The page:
And keep communicating, even if something goes wrong
Funders fund based on their own confidence and we encourage funders to do their due diligence -- but sometimes things go wrong anyway, and constant communication helps in these cases. One campaign, set to launch a flying disco ball at Burning Man, ultimately couldn't follow through because of bad weather. But because they did a good job updating funders along the way it was okay. We send folks reminders automatically to say you've not talked to your funders lately.
Make your early audience validate you
This is where the first 30 percent of your funding is really important. We encourage people to soft launch their campaigns and get the first 20-30 percent of funds from people that know them and can validate them. Once that happens, do a hard launch and start to reach out to friends of friends, bloggers or influencers. Again, once people start to fund you they'll be prompted to tweet you and naturally and organically their friends of friends will start to discover it -- that's how you amplify your campaign. We see that campaigns that raise the first 30-40 percent from people they know before stranger dollars start to come in reach their targets. Think about it, my mother would probably be much more likely to invest in me first than she would be to put money into the stranger she just met on the street -- but she would fund the stranger if she knew I had. It's the social application that's happening and the credibility thing. The transparency of the web is allowing people to fly much farther than ever before.
And the four Ps… We've seen over the last five years that there's five reasons anyone funds anything in the world, anytime, and that's passion, perks, participation and pride.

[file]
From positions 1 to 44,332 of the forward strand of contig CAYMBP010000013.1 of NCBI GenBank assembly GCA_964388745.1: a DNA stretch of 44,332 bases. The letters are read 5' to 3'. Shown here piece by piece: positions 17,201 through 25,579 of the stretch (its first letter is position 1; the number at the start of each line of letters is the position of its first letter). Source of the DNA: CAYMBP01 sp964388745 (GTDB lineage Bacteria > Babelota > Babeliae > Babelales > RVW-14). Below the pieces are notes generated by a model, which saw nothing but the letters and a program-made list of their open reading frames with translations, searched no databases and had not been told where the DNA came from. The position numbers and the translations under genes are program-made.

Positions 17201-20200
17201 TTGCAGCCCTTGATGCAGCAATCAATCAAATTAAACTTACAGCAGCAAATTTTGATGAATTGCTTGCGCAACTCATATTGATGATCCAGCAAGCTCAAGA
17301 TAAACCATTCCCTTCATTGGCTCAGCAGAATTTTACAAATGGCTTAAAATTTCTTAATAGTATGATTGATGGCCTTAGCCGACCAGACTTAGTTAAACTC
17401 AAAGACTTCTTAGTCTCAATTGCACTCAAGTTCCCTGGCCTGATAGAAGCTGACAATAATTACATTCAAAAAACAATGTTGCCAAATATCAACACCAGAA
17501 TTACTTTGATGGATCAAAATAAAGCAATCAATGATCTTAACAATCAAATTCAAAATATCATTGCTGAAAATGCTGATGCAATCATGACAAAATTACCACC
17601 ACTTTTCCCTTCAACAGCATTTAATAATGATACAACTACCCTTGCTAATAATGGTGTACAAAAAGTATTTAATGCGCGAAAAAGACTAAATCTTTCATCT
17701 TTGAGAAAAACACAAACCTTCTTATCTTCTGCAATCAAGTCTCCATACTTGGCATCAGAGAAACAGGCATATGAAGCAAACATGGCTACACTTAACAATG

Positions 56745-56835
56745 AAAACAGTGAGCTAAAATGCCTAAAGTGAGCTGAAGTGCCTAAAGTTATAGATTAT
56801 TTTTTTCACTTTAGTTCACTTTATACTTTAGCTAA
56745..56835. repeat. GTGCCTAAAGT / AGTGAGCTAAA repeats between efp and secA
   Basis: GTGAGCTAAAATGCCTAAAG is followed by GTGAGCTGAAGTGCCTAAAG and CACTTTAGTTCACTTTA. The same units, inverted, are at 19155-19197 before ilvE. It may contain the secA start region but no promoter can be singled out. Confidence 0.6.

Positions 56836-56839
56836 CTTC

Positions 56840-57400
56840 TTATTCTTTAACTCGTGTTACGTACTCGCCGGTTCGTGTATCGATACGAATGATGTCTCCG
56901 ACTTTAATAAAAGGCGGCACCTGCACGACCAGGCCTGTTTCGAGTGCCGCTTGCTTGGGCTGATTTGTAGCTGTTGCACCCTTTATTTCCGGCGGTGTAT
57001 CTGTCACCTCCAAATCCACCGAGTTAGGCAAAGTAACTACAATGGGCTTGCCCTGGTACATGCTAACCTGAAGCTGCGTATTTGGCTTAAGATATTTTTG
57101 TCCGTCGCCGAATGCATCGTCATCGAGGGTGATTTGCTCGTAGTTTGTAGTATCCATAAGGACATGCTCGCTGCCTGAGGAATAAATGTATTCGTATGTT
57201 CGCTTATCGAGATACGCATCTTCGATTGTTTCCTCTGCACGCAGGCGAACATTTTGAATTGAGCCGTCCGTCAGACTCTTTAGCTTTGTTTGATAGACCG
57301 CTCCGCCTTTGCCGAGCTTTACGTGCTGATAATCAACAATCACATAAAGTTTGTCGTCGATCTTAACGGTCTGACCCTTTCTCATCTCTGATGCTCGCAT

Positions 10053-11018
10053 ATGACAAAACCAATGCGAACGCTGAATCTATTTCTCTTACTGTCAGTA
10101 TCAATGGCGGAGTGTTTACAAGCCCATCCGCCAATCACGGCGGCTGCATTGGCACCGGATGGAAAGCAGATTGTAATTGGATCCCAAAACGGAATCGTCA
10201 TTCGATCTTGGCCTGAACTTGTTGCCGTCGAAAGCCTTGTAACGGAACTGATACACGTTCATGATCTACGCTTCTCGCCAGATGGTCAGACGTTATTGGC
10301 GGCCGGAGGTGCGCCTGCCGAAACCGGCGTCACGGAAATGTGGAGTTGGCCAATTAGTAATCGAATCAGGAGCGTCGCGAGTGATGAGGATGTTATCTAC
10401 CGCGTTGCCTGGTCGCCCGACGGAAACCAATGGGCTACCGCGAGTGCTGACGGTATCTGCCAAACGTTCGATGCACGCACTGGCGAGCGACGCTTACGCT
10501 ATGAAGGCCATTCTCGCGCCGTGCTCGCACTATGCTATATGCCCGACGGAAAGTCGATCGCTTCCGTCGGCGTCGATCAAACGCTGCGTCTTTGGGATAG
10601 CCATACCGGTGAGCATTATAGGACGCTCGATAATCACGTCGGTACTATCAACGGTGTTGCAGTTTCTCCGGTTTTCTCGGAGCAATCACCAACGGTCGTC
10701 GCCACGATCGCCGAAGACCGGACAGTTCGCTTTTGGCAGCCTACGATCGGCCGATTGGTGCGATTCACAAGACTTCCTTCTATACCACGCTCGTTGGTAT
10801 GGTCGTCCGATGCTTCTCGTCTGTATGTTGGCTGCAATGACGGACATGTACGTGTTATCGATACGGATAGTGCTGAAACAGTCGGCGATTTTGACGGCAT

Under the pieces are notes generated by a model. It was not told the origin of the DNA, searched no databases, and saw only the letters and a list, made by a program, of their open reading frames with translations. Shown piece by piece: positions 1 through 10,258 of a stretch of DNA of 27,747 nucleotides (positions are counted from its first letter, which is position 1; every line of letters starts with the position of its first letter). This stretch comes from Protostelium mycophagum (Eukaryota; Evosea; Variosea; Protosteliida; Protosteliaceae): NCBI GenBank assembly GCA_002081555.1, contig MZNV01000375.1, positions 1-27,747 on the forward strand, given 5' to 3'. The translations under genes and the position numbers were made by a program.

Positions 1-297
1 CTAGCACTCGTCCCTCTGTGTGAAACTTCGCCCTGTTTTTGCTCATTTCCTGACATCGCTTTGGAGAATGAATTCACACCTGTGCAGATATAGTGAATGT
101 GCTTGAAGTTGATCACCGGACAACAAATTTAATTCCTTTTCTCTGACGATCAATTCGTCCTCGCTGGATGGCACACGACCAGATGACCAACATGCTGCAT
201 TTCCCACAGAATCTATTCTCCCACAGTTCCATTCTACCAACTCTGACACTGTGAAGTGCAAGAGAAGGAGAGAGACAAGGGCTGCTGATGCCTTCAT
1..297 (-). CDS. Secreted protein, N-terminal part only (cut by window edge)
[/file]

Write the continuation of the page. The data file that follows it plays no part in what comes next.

There's this campaign that was raising money for Pastor Marion. He is known as the Schindler of the Congo and has been saving lives for a decade and his life came under attack last year and his kidneys started to fail. So two reporters took it upon themselves to raise money to send him to South Africa and get his kidney transplant paid for. They reached out to all the readers who had been following the story for the last decade and they were passionate about doing good and had informed them for so many years.
We've already been over this, but as an example one campaigner at Indiegogo was a 3D printer maker who didn't have the funds to prototype his product and get it to market, so he pre-offered units as a way to raise $160,000. A lot of people that funded it wanted that 3D printer.
People want to be part of something bigger than themselves. A film called Salaam Dunk about the positive impact basketball is making in young girls' lives in Iraq. When I was a young girl I played basketball and it had a huge positive impact on my life and confidence so while I can't quit my day job and volunteer for this film or help teach basketball to girls in Iraq, I can participate in the movement by funding this film.
This comes in all forms, but the biggest one is recognition. People like to be known for doing stuff. We've seen the Karen Klein campaign -- the bus monitor who got bullied on a bus. Someone saw it online and wanted to do something about that and send her on a vacation. You could see all the people excitedly commenting and announcements that they were the tenth funder, or the 25th. They felt involved and they're early-in and discovered it first. It was the same thing with the Tesla campaign, which raised $1.2m (£750,000).
This is actually the fifth P that doesn't exist at Indiegogo. But that could become legal soon with the Jobs Act -- we totally helped that happen by writing case studies to White House senators to make that decision. We'll take a look when the regulations come out to see what it is. I generally think the reasons people fund are multiple, and when you introduce profit it doesn't mean all the motivation will shift to that side. I definitely think that there's a dynamic flow of motivations coming into play every time somebody contributes.